11. Joan, it only makes sense that the poor were/are more vulnerable to sex abuse…. Nothing about this “scandal” makes me sicker than the idea of poor children being targeted and victimized because of their situation in life.
        I’d like to see the statistics for the archdiocese of Phila. on this….ie – Were the children in the poorer schools (we all know where these are around Phila.) victimized more readily ….and were the predatory priests intentionally placed in the poorer parishes… where they could molest without consequences to the AD-?

      12. PS…the stats for welfare moms and their kids and abuse is far higher than I stated..closer, I think to 75%…would welcome a correction on this from the ‘pros’.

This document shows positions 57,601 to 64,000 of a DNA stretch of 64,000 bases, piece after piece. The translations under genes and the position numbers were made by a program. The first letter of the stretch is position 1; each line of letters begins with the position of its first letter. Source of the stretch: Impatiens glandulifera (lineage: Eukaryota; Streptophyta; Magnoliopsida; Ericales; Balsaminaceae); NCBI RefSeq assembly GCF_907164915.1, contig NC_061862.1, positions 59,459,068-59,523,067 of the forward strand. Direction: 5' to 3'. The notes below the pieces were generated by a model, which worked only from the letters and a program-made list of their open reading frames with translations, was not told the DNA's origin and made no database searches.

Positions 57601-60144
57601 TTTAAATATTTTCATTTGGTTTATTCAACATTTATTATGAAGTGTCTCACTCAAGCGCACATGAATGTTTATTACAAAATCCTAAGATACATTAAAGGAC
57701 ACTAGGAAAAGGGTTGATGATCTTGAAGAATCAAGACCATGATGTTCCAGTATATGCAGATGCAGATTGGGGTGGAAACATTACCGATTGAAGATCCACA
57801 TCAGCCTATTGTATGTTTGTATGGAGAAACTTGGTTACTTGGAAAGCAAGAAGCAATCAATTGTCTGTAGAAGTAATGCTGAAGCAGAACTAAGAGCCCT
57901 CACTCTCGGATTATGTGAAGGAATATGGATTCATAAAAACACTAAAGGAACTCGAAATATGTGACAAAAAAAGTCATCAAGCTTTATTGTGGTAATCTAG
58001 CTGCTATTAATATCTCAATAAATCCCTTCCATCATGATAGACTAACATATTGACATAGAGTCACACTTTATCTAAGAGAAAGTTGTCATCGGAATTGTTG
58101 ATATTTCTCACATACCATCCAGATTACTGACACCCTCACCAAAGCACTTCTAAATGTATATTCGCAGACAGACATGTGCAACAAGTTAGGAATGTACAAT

4. SW,
      I saw this before. I am conservative but I am not motivated to support these Healthcare protests as I feel the bishops created this mess as well as many other messes. If they would just teach like Christ and live like Christ we would not have all these problems and crisises . They disgust me by not even treating our sexaul abuse survivors with compassion and respect but at the same time I am concerned about Obama’s efforts with “abortion rights” etc.

      1. The Vatican is terrified by this. Releasing the doc entirely whited out… That insider is dangling something explosive and the spin has started in preparation. Ugly stuff is going to surface over the next few days

      2. Infophile,
        I read the article. The RCC says it’s being blackmailed.